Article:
We cannot improve education in Georgia until we improve teacher quality. My child’s teachers “Do he need a pencil?” and ” My principal inform me ….” I aksed …..
How did this person ever graduate high school? Does Georgia give black students a “pass” for speaking poorly?
Children learn grammar HEARING it. They learn present and past tense in GRAMMAR school — in kindergarten NOT from a book.
It is absolutely necessary for EVERY teacher in GA to speak English correctly. When we allow uneducated teachers with education degrees to speak to our children six hours a day using poor English, we are making sure our children will be jobless. How one speaks is extremely important. How one writes a resume is extremely important. We don’t have room for teachers who AKSes questions.

RCB

September 19th, 2012
2:07 pm

If you focus on parenting (not parents specifically) and discipline, I would expect these results. There’s no way you can compare the demographics.

Michael Moore

September 19th, 2012
2:13 pm

I once went on strike with my school district for six weeks. We went out in mid November after months of good faith bargaining. We went to fact finding. We did arbitration rejected by the Board. We went to binding arbitration which the board attorneys unbound and rejected and finally with no other recourse we struck at the start of a Western Pennsylvania winter. Issues of salary and benefits had been decided and agreed to in the first week of negotiations and were forgotten.

We struck over whether the independent bus company could dictate the school day, class size and the length of class periods. The bus company served several districts and admittedly was interested in making money.

Finally, the county judge had all the union officers and all the board members picked up by the sheriff and unceremoniously dumped in his court with instructions that no one could leave until there was a settlement. The Board brought in the bus company and settled (for that contract) on the side of kids and schools.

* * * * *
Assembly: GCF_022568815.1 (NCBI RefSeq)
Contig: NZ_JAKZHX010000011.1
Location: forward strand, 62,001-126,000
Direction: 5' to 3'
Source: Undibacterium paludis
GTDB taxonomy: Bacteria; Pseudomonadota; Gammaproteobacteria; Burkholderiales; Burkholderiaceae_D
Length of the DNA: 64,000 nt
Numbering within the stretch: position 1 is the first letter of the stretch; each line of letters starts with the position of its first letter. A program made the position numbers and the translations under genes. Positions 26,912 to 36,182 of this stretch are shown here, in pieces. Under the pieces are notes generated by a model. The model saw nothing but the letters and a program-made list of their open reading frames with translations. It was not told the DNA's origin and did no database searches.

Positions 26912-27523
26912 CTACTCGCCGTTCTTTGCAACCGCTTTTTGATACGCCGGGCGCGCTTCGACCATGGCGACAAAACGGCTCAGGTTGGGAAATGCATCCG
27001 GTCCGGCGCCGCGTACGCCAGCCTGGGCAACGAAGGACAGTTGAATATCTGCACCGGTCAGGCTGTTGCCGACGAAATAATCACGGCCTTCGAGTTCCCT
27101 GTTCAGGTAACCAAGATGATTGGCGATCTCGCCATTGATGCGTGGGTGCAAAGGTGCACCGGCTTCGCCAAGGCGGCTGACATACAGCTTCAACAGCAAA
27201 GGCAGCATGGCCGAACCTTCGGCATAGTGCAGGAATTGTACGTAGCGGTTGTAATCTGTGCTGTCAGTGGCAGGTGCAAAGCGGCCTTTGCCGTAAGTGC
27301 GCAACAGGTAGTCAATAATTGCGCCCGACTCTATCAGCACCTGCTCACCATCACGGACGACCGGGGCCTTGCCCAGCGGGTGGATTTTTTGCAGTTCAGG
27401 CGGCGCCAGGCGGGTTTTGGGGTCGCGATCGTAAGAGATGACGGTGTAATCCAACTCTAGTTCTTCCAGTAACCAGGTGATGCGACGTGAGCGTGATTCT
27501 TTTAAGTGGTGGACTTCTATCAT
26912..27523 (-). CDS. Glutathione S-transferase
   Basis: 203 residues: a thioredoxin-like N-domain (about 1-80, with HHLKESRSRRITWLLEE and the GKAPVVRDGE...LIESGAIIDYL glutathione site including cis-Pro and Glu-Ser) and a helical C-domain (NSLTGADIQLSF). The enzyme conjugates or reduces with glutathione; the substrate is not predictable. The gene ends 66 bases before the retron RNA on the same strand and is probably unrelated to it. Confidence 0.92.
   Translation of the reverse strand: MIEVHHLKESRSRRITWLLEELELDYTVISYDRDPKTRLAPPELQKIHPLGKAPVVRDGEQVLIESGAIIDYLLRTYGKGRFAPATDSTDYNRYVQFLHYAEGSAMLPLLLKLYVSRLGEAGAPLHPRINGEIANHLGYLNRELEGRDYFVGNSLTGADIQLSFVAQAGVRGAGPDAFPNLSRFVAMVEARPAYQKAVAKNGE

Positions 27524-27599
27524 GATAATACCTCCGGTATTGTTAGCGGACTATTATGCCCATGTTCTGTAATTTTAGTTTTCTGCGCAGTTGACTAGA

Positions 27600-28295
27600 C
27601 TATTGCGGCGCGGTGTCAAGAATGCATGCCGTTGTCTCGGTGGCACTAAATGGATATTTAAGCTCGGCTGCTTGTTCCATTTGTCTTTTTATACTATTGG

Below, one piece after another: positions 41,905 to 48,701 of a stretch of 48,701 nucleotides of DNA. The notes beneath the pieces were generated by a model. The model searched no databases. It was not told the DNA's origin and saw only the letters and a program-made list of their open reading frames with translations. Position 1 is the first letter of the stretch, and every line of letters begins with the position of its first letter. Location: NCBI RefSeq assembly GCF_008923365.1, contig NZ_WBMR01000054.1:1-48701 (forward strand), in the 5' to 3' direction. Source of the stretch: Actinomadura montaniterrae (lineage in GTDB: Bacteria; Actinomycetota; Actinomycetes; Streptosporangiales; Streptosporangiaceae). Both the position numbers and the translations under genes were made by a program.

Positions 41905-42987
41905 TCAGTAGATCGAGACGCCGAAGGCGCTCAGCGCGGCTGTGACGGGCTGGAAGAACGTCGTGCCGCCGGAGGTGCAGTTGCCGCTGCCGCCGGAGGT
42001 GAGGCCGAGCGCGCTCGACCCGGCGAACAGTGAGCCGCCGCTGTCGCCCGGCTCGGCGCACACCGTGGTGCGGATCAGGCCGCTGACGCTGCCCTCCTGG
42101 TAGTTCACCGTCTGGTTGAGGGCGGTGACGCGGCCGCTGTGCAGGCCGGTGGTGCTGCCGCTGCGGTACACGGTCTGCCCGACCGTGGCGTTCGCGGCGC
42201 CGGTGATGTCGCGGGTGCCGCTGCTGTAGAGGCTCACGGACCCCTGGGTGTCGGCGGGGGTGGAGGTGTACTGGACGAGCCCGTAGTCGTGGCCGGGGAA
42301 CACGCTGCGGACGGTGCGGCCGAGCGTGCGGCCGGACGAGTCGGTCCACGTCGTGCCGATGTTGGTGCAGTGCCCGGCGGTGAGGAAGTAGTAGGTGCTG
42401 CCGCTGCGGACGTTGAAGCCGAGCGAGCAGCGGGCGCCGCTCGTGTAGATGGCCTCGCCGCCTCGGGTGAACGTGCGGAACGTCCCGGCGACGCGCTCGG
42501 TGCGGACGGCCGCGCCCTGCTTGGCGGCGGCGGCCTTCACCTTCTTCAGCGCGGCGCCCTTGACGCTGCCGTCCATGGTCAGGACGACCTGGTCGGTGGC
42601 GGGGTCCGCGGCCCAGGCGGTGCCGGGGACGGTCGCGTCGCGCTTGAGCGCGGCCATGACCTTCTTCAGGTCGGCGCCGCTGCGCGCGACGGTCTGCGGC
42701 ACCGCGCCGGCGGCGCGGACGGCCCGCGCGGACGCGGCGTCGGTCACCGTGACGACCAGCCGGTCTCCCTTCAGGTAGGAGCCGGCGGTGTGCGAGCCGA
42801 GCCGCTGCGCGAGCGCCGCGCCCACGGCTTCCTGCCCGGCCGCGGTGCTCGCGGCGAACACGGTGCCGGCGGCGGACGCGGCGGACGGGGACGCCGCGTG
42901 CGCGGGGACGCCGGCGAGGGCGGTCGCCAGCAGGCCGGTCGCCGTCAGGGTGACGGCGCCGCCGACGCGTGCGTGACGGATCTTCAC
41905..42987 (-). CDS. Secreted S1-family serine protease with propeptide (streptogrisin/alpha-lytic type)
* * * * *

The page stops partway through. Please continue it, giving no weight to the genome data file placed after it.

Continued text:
I went back to work earning my public teaching salary that qualified me for food stamps and a few years later I would become a university teacher accepting a cut in pay to do so.

Heika

September 19th, 2012
2:15 pm

@Ron F.: *shhhh* Those professions are mostly staffed by men, so they’re entitled to more respect.

Bubba

September 19th, 2012
2:20 pm

Heika:
It may be that those professions do a whole lot less whining on blogs and everywhere they can find someone to listen (than the female dominated teaching “profession” does).

Mountain Man

September 19th, 2012
2:36 pm

“Same students, books, school buildings, school buses, parents – just more pressure on the teachers – and test scores have gone up.”

I can beat my employees with a 2 x 4 and make them work harder and productivity will go up – temporarily. My employees might put up with it while they have no other choice, but eventually they will get tired of the beatings and find another (better) company to work for.

That is all academic if you don’t believe test scores have REALLY gone up.

Ron F.

September 19th, 2012
2:43 pm

Pride: I’m gonna go ahead and call you out on the racist nature of your comment about language. Pronunciation differences abound, especially here in the South. I wouldn’t want someone from Boston teaching my child about the word “park” anymore than I want the sing-song of Southern English with its added syllables “cay-ut” for “cat”.

It’s definitely no worse than the thousands of teachers imported over the last decade by charter schools for whom English is a second language. I’d rather have someone “ax” me a question I can at least understand as English.

Heika

September 19th, 2012
2:44 pm

Oh really?

Cops: http://www.realpolice.net/forums/, http://theerant.yuku.com/
Firemen: http://www.firehouse.com/forums/, http://detroitfirefighters.net/
EMTs: http://www.emtlife.com/

There, your plethora of other people complaining about their jobs. Ego, you are wrong.

Mortimer Collins

September 19th, 2012
2:48 pm

“Do we Georgians value our teachers and their work enough to volunteer to help them do it?”

Absolutely…NOT! Ive yet to have a teacher, french fry cook, attorney, volunteer to assist me in my job. The teachers wanted it, now they have it and will continue to belly-ache about all issues.

It doesnt take a village. It takes leaders and thanks to this politially correct society we are quite lacking in that area. That area being leaders with character, morals, conscience etc.

All this positive reinforcement is a recipe for disaster. Look at any union as an example but I guarantee you begin firing/terminating some rear-ends and the other worker-bees will fall in line.

Let the firings continue until employee morale improves.

Bubba

September 19th, 2012
3:02 pm

Heika:
You didn’t know about those forums until a few minutes ago – did you?
Don’t see any general public forums (AJC, etc.) for whiners in those professions – or am I missing something?